Mapping the sphere

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It is not possible to map a portion of the sphere into the plane without introducing some distortion. There is a lot of evidence for this. For one thing you can do a simple experiment. Cut a grapefruit in half and eat one of the halves. Now try to flatten the remaining peel without the peel tearing. If that is not convincing enough, there are mathematical proofs. One of the nicest uses the formulas for the sum of the angles of a triangle on the sphere and in the plane. The fact that these are different shows that it is not possible to find a map from the sphere to the plane which sends great circles to lines and preserves the angles between them. The question then arises as to what is possible. That is the subject of these pages.

We will present a variety of maps and discuss the advantages and disadvantages of each. The easiest such maps are the central projections. Two are presented, the gnomonic projection and the stereographic projection. Although many people think so, the most important map in navigation, the Mercator projection, is not a central projection, and it will be discussed next. Finally we will talk briefly about a map from the sphere to the plane which preserves area, a fact which was observed already by Archimedes and used by him to discover the area of a sphere. All of these maps are currently used in mapping the earth. The reader should consult an atlas, such as those published by Rand Macnally, or the London Times. On each of the charts in such an atlas the name of the projection used will be indicated. The variety of projections used may be surprising.

There is a quantitative way of measuring distortion, and how it changes from place to place on the sphere. The distortion ellipse provides a way of graphically displaying this information. We will compute and display the distortion ellipse for each of the maps we discuss.

 

file:///G:/CARTOGRAFIA/cartstereographic.pdf

 

 

Introduction

 

Maps are one of the world’s oldest types of document. For quite some time it was thought that our planet was flat, and during those days, a map simply was a miniature representation of a part of the world. Now that we know that the Earth’s surface is curved in a specific way, we know that a map is in fact a flattened representation of some part of the planet. The field of map projections concerns itself with the ways of translating the curved surface of the Earth into a flat map.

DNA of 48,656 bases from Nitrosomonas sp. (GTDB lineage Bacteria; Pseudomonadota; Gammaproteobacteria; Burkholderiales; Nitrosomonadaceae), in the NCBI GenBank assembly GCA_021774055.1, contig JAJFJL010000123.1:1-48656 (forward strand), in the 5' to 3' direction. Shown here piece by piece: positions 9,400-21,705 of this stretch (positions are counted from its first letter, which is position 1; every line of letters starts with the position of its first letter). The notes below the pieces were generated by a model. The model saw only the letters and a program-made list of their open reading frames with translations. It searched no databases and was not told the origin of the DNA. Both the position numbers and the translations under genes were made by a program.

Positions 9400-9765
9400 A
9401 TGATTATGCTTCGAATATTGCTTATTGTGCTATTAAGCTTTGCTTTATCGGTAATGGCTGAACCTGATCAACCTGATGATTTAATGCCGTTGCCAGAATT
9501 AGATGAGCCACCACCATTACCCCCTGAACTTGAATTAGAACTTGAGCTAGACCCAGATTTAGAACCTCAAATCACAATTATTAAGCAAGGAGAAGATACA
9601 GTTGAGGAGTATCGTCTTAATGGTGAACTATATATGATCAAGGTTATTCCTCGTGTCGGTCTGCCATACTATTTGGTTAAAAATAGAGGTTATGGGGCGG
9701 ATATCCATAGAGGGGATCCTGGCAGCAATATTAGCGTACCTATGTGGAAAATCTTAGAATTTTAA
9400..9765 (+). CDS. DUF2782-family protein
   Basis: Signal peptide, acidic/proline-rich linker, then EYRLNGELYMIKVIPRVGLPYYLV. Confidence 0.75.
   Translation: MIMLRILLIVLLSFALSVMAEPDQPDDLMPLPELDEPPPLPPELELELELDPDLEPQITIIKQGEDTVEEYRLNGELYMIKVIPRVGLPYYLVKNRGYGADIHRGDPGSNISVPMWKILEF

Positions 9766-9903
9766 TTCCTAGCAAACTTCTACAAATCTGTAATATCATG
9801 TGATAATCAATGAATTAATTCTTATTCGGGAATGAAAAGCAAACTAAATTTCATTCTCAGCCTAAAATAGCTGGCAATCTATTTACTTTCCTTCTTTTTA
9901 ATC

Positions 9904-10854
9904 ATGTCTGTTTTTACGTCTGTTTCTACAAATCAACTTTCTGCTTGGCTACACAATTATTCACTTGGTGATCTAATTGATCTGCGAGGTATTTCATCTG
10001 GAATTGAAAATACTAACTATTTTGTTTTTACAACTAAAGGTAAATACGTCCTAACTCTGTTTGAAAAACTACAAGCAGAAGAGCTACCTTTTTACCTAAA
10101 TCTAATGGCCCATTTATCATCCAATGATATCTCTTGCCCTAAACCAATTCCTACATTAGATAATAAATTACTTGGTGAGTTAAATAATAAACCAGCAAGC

What is a map projection?

 

map projection is a mathematically described technique of how to represent the Earth’s curved surface on a flat map. To represent parts of the surface of the Earth on a flat paper map or on a computer screen, the curved horizontal reference surface must be mapped onto the 2D mapping plane. The reference surface for large-scale mapping is usually an oblate ellipsoid, and for small-scale mapping, a sphere. Mapping onto a 2D mapping plane means transforming each point on the reference surface with geographic coordinates (f,l) to a set of Cartesian coordinates (x,y) representing positions on the map plane (figure below).

 

Example of a map projection where the reference surface with geographic coordinates (f,lis projected onto the 2D mapping plane with 2D Cartesian coordinates (x, y).

 

 

The actual mapping cannot usually be visualized as a true geometric projection, directly onto the mapping plane as illustrated in the figure above. This is mostly achieved through mapping equations. A forward mapping equation transforms the geographic coordinates (f,l) of a point on the curved reference surface to a set of planar Cartesian coordinates (x,y), representing the position of the same point on the map plane:

 

(x, y) = (f, l)

 

The corresponding inverse mapping equation transforms mathematically the planar Cartesian coordinates (x,y) of a point on the map plane to a set of geographic coordinates (f,l) on the curved reference surface:

 

(f, l) = f (x, y)

 

 

 

Following are two examples of mapping equations for the sphere (equations for the ellipsoid are generally more complex).

 

  1. The first example are the mapping equations used for the Mercator projection:

 

The forward mapping equation is:

The inverse mapping equation is:

where R is the radius of the spherical reference surface; f and l are given in radians; lo is the central meridian of the projection; e = 2.7182818, the base of the natural logarithms, not the eccentricity.

Suppose a point, located at 60oN and 130oW, is projected on a map that uses the Mercator projection (where the reference surface is a sphere with a radius of 6371000 m. and the central meridian (lo) is 0o, equal to the Greenwich meridian). Using the forward mapping equation of the Mercator projection, the values found for the Cartesian coordinates are for x = -14,455,340m and for = 8,390,339m.

 

 

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